It’s a well-known fact that urgency (or rather lack of it) is contributing to and exacerbating mental illness in this country. GPs are often clueless as to where to refer their patients, that is if they are able to diagnose or recognise what the issue may be. Lack of understanding of many mental illnesses and stigma, especially surrounding eating disorders, unfortunately appears to still be rife in the NHS as well as in society as a whole.
Not being referred for the help you need makes you feel like you are not being taken seriously. Perhaps you are lying, perhaps you are overreacting? Maybe you aren’t worth the help? Damaging feelings for those who already have a negative mindset.
I don’t believe that bashing the NHS will bring any positive change – that’s not what this article is about. It’s about identifying and sharing other avenues which are open to those suffering who don’t feel they are being listened to or are getting help quickly enough – other avenues which do exist but aren’t always widely known about. Avenues which your GP probably also does not know about – therefore you simply don’t hear about them.
Over 11 years, I’ve tried to access help on the NHS several times. Sometimes it was voluntary and elective, at others it was something that I was compelled to participate in. Each time, I was let down. I decided each time I was poorly that if I was going to feel better I had to do it alone – as I always had done.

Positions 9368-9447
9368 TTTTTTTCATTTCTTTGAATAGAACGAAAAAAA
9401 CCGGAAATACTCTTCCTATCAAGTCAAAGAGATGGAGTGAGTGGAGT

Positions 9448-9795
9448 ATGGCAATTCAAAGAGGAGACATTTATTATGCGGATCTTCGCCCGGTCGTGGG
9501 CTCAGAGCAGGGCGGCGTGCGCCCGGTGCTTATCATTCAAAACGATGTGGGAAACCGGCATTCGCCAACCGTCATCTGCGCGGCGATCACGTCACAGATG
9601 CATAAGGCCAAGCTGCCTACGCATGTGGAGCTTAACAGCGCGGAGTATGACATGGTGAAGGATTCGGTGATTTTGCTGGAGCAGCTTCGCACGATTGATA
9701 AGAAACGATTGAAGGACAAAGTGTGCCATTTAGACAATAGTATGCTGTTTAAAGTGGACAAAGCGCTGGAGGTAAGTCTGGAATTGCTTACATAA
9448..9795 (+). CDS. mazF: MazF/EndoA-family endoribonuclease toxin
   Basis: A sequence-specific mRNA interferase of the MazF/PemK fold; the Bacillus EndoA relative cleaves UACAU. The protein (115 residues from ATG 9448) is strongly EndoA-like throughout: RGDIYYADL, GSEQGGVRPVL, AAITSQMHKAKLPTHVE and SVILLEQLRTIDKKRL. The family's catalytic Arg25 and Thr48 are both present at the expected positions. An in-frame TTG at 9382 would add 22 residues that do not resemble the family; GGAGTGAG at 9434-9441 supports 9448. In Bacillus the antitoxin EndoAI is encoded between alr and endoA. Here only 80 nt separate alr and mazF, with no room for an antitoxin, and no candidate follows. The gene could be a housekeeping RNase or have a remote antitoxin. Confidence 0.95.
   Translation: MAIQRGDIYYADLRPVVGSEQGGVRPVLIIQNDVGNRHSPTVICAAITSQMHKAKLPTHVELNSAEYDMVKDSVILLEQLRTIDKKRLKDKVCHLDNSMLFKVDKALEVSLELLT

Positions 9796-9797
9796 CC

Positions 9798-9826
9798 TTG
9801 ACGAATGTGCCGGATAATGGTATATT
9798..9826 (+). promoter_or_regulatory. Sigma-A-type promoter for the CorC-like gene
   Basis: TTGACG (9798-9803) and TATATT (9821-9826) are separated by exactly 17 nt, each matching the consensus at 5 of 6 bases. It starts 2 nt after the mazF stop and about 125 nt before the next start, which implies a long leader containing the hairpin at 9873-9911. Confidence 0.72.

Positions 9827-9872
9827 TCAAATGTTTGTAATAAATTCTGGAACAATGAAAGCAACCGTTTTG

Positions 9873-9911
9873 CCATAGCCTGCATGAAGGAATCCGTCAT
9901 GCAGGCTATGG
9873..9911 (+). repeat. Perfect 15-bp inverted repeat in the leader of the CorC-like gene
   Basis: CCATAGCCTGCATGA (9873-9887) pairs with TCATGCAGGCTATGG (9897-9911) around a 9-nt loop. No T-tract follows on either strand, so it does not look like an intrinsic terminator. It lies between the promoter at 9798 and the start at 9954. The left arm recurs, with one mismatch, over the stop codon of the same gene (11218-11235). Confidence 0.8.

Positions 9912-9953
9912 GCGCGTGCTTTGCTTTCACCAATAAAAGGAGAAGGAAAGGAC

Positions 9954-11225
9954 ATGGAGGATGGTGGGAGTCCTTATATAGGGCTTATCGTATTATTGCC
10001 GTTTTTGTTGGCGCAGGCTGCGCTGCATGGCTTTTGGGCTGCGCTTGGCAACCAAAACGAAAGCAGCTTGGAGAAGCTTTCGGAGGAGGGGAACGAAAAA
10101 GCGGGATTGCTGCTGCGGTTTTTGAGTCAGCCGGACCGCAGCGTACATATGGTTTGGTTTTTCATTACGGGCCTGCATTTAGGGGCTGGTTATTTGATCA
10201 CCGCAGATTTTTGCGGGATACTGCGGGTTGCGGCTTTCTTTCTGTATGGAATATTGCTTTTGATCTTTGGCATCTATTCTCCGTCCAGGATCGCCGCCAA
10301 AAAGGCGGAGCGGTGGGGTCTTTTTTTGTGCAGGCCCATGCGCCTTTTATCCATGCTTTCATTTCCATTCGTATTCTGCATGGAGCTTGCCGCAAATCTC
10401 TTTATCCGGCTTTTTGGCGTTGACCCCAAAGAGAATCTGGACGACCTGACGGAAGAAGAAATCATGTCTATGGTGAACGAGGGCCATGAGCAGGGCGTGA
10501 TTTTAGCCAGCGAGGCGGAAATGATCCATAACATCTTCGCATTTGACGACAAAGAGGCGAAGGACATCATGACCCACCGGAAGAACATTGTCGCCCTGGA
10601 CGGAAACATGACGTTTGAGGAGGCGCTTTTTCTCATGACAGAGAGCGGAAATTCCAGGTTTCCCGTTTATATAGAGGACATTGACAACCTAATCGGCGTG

At the end of this year, I was under a lot of stress and pressure and my family asked me to go to the GP. I refused because I knew no good would come of that – and a few weeks later someone came back to me and said that a friend at work had been talking about the charity Mind, and how they had helped them. I was sceptical at first, but I agreed to give it a go and called my local Mind. They called me back and arranged a one-to-one with a member of staff who could direct me to the right place for support.
I was so impressed with this service. For the first time, I felt properly listened to, and the staff member I saw completely understood that I felt demoralised and had actually been made to feel worse in the past by not having been taken seriously or receiving the treatment I had urgently needed on several occasions. She was incredibly efficient and printed off a self-referral form there and then (this exists in my borough but obviously may differ depending on which region you live in). I have been recommending Mind to all my friends who have felt let down or who are disgruntled because they are consistently ignored by their GP, or those who are desperate for help and stuck on endless waiting lists for therapy.
If you are struggling to access help through your GP, then I would encourage you to speak to your local branch of Mind. They can listen to you completely impartially, and share with you the local resources which may help you. They may also be able to help you to get referred – so it’s definitely worth a trip. They also run workshops and therapies themselves, so there’s lots of ways in which they can possibly help.
Have you accessed help through Mind?
Tough Cookie is a blog for support and inspiration during recovery from Anorexia. Eating disorder recovery can be tough – but so are you!